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While it's hard to live up to quite so much hype, Legend of Grimrock succeeds on its promise of old-school gaming about as well, fitting the mold pretty much to a T. However, thanks to its technological advancements, it also manages to introduce a few new game elements that simply weren't possible back in the day. The end result is a game that plays very, very well, and while it might not have quite as much depth as those older games in some respects, it's got all the puzzle-solving, monster-slaying and secret-searching that fans fell in love with twenty years ago.
The Legend Begins
Like most games of its ilk, story is not exactly at the forefront of Grimrock's experience. Taking on the role of four prisoners (either pre-selected or fully customized), and accused of horrible crimes (the details are left to your imagination), you are thrown into the bowels of Mount Grimrock. As its name implies, it's a foul place replete with, well, grimness, darkness, and so forth. It seems the rulers of the land are compassionate, however: should you manage to reach the bottom of the mountain and make it out alive, your heroes will be granted an official pardon. This story does continue during the gameplay a little, in the form of mysterious dreams triggered when your party rests, notes left behind by a previous resident of the dungeon, and what can generously be called a "plot twist", but don't expect any character interaction to speak of.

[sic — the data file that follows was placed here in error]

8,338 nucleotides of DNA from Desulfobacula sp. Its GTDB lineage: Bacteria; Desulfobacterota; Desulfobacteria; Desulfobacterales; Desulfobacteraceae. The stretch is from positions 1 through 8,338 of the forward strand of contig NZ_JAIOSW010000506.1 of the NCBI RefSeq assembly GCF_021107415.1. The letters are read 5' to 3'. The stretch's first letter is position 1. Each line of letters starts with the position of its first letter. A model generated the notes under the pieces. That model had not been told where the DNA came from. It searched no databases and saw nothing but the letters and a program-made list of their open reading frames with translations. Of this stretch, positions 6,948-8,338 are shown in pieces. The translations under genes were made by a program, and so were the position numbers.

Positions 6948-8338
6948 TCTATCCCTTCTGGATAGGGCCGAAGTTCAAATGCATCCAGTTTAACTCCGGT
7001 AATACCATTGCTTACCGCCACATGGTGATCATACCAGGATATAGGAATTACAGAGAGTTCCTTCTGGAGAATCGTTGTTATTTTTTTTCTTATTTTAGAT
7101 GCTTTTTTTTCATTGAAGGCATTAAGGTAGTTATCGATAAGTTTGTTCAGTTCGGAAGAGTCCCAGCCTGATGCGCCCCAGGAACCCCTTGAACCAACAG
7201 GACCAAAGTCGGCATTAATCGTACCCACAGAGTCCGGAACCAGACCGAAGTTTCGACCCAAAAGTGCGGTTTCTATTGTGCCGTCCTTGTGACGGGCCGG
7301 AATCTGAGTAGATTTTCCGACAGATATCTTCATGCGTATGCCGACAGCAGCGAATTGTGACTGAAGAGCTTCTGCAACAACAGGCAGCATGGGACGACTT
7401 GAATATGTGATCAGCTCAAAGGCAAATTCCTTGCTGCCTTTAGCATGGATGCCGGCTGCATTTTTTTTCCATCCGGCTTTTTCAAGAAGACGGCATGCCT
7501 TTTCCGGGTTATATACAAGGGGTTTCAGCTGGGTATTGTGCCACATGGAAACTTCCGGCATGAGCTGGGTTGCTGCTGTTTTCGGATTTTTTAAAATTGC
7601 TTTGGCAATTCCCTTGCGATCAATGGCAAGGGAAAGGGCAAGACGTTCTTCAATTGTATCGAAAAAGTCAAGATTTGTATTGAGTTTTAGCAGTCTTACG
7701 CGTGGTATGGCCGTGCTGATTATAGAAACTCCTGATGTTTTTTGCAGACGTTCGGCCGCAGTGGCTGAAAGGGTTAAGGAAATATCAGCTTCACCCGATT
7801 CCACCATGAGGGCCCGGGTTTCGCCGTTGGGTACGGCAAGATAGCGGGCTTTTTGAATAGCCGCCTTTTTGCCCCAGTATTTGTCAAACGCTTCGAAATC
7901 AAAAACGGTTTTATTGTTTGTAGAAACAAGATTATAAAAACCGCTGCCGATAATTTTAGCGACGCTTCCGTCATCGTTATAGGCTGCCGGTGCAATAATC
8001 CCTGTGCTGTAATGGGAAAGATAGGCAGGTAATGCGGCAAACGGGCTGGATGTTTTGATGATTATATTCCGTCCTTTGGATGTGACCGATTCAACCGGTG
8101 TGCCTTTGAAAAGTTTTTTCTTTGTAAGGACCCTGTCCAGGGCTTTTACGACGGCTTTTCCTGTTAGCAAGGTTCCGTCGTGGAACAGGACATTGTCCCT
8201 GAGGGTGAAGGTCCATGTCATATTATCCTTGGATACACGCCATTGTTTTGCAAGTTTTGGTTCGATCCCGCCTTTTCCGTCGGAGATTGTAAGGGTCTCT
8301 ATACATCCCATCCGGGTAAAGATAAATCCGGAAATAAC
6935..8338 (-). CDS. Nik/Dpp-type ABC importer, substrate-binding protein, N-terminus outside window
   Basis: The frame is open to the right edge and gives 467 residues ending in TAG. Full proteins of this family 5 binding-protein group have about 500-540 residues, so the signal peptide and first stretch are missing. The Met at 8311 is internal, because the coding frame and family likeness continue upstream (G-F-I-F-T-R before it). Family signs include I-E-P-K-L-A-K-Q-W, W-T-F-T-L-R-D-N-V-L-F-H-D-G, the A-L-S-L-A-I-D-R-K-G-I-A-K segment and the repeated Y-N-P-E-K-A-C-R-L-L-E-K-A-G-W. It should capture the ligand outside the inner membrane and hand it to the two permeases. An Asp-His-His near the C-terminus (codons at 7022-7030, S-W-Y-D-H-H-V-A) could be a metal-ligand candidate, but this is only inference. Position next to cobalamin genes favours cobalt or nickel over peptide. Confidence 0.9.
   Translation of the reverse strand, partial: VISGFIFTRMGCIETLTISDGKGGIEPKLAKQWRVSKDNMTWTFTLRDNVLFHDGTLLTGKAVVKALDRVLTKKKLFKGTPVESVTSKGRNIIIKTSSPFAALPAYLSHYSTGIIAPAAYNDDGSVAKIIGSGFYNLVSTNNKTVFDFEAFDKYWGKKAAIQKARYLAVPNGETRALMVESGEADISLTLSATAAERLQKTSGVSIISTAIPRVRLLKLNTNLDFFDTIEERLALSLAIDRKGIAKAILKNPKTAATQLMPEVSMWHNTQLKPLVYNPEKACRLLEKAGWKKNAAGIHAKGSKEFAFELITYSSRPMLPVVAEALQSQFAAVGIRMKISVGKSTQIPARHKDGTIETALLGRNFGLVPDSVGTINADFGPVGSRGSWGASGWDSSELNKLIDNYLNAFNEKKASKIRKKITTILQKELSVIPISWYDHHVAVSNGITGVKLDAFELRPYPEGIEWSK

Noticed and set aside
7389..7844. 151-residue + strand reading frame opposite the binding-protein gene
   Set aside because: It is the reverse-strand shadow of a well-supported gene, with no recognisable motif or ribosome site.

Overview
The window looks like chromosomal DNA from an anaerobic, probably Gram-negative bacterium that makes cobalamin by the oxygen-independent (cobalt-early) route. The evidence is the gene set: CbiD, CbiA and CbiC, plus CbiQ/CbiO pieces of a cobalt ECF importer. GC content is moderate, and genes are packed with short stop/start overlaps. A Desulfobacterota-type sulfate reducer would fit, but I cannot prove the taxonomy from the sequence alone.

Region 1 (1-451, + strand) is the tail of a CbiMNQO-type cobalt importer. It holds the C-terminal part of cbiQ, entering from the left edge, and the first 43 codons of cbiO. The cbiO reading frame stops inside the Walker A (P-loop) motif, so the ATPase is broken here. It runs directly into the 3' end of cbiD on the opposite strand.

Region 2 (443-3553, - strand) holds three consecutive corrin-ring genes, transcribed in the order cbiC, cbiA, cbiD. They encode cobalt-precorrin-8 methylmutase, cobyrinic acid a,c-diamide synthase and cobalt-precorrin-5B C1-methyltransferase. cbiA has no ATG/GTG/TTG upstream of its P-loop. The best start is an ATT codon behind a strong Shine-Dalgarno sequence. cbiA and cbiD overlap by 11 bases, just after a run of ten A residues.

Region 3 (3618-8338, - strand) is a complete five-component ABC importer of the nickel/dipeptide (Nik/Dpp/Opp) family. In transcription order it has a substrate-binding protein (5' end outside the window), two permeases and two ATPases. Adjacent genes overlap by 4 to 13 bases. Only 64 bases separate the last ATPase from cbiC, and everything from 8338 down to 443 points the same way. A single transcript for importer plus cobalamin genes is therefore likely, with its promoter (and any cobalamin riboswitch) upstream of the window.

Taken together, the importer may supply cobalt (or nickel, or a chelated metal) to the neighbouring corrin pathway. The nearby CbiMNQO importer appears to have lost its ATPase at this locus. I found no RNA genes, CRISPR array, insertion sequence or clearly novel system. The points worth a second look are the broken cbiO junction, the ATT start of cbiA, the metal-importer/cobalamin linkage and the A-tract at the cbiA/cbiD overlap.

Many, of course, would say that's for the best. Gameplay in Grimrock is, like its forefathers, relatively simple and straightforward - make your way in first-person through the grid-based dungeon levels, fighting off monsters and solving increasingly devious puzzles along the way. The game plays out fully in real-time, but still manages a turn-based "feel" due to cooldowns on spells and attacks, as well as the grid-style movement. Even the interface is a near carbon copy of Eye of the Beholder's, with right-clicking on weapons triggering attacks and left-clicking interacting with the environment.